We are (annoyed by) Malala!

Published: December 17, 2012

An article on BBC Urdu at the age of 11, achieved a nomination for an international children’s peace prize in her fight for girls’ education, and took a bullet for her cause the following year. PHOTO: REUTERS

Oh, Malala! How did a child like you ever manage to lock herself in the eye of an unrelenting storm of controversy and conspiracies? Usually when a girl gets shot, she gets to reap much support and sympathy. Somehow, that art is lost on you.

Almost everything your name touches, spontaneously combusts into an inferno of angry protests- if not simmer with a million eye-rolls and irritable head-shakes. A recent example is the controversy surrounding the renaming of the Saidu Sharif College in your honour.

The students had several reasons to protest. One was about your audacity to seek medical treatment abroad, thus “abandoning” Pakistan. I cannot imagine anything less patriotic than to seek better medical facilities outside the country, even when the Taliban had vowed to attack you here again, if you survived!

Another was about the concern that your name on the college’s sign over the gate would poke the Talibani dragon in the eye, and prompt an attack. It confuses me how said poking is not being done merely by the sight of female students walking in and out of that gate carrying books. And I am unable to decide whether it is prudence or plain cowardice that makes these students distance them from you, who is fighting courageously for these very girls’ right to education.

Not to mention, the negative reaction incited locally by President Zardari’s decision to donate $10 million to a global fund in your name. Congratulations, kid. Because of your name’s association with this war chest, educating young girls now looks like an evil plot worthy of scorn instead of applause. Never before has a charitable donation been a lightning rod for so many angry comments.

Perhaps, our annoyance and suspicion towards you stems from our refusal to blindly listen to the media (or reason in general). We suspect that you are an American agent who was shot by an American agency. I know that sounds weird, but I do have my doubts.

Even when the Taliban confessed to the attack; even when they issued a new threat to you after the attack; even when the key suspect’s sister personally apologised to you; even when your classmates and teachers testified to this flagitious assault; even when every official from Islamabad to London confirmed the attack, every news channel covered it, and school children around the world sang songs in your honour; I, Pakistani, still have my doubts.

Meanwhile, some guy claimed to have found a way to run his car on water, and THAT I believed beyond doubt!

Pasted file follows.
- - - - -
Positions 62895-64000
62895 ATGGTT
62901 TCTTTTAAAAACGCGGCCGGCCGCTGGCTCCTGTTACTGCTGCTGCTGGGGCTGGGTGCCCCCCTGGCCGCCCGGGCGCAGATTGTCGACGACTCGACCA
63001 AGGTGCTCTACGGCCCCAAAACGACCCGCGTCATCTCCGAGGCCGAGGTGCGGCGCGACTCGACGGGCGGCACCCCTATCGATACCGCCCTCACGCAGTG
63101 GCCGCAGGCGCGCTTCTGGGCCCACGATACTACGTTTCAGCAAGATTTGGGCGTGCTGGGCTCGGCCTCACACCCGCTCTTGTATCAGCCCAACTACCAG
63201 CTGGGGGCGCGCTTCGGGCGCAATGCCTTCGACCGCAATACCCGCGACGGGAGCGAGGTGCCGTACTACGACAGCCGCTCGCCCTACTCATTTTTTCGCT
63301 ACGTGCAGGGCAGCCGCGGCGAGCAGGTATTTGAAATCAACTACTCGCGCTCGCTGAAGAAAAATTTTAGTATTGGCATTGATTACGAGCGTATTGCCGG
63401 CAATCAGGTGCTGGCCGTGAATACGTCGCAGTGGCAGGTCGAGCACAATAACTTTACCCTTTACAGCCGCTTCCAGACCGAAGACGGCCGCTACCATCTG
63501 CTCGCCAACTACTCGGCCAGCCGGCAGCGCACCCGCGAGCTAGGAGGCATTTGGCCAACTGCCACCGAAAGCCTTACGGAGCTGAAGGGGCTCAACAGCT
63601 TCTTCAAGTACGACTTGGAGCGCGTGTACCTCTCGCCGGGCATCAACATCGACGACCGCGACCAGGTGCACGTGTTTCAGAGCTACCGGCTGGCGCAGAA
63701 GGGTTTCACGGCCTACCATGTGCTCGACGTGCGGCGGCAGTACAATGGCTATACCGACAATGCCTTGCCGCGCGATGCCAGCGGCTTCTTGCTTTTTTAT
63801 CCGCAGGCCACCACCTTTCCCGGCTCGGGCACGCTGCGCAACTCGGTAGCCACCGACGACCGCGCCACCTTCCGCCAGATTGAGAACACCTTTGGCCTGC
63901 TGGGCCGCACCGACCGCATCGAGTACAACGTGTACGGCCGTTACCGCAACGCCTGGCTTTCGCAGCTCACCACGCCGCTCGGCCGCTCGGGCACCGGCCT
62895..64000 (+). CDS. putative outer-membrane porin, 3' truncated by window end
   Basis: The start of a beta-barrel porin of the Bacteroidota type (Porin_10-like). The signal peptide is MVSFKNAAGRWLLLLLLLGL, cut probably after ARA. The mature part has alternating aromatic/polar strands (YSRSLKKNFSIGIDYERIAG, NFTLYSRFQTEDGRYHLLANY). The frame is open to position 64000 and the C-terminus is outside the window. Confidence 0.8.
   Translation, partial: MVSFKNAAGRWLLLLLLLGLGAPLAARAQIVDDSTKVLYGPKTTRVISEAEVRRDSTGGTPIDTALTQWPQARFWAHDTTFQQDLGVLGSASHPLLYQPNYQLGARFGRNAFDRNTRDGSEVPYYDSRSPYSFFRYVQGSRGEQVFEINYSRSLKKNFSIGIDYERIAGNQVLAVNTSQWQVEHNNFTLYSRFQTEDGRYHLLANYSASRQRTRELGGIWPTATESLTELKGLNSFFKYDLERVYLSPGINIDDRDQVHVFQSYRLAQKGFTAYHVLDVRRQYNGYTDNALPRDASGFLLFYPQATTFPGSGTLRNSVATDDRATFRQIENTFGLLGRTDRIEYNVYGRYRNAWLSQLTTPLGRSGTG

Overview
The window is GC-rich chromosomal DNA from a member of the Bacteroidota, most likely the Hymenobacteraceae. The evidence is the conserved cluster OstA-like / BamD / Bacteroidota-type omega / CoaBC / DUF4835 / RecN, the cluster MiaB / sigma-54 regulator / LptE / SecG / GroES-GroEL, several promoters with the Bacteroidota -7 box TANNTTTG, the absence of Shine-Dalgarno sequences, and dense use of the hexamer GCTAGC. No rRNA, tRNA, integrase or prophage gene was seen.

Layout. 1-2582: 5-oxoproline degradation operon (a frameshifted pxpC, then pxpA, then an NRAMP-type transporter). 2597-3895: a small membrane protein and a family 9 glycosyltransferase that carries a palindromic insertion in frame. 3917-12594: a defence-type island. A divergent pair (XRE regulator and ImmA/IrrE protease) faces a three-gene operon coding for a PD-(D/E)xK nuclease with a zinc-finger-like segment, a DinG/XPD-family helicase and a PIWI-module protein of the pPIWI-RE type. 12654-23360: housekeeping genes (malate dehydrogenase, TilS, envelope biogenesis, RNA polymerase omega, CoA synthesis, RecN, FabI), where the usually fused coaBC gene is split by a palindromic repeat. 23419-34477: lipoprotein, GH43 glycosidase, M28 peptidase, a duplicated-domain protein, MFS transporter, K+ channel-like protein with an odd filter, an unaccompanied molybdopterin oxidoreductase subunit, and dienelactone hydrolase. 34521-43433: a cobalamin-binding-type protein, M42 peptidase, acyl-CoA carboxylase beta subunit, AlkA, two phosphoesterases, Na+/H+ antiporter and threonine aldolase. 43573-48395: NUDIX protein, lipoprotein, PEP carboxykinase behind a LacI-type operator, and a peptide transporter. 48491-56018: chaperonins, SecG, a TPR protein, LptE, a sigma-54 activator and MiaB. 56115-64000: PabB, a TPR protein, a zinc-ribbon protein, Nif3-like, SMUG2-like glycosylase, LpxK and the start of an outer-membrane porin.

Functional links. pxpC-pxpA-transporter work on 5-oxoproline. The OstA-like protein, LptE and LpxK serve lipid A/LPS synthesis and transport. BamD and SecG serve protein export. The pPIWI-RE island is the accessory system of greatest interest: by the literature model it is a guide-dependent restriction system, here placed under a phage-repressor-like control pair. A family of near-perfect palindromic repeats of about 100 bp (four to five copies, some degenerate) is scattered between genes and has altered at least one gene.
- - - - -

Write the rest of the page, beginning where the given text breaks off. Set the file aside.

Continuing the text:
Conspiracy theories are fun, and often allow us to live with the delusion that we’re simply too smart to believe the official versions.

I wonder if the liberals know that. Maybe the next time there’s an attack on us as tragic as the Salala raid, the liberals can launch our own social-media campaign claiming that the attack was orchestrated by Pakistan, to malign the United States and gather political ammo against their drone program.

Would that be awfully silly and insensitive?

Very likely so, but it would be intriguing to observe the right-wing’s reaction to its own medicine.

I would’ve, if I could, padded this blog with nothing but your name “Malala” repeated 638 times, and allowed myself to be amused by the tsunami of complaints about the media’s obsession with you. Why did we not celebrate Drone Victims Day? Why not Burmese Muslims day? Why not Slipped-In-The-Bathroom-Banged-Head-On-The-Toilet-Seat-And-Had-A-Concussion Day?

Don’t we realise that every tragedy in the world deserves constant media attention, except yours? Heavens know, there is nothing extraordinary about a girl who won their hearts and minds globally.

An article on BBC Urdu at the age of 11, achieved a nomination for an international children’s peace prize in her fight for girls’ education, and took a bullet for her cause the following year.

Or perhaps there is something wonderfully inspiring in here that I’m missing?

Read more by Faraz here, or follow him on Twitter @FarazTalat.

Faraz Talat

Faraz Talat

A medical doctor and bubble-wrap enthusiast from Rawalpindi, who writes mostly about science and social politics (and bubble-wrap). He tweets @FarazTalat (twitter.com/FarazTalat)

The views expressed by the writer and the reader comments do not necessarily reflect the views and policies of The Express Tribune.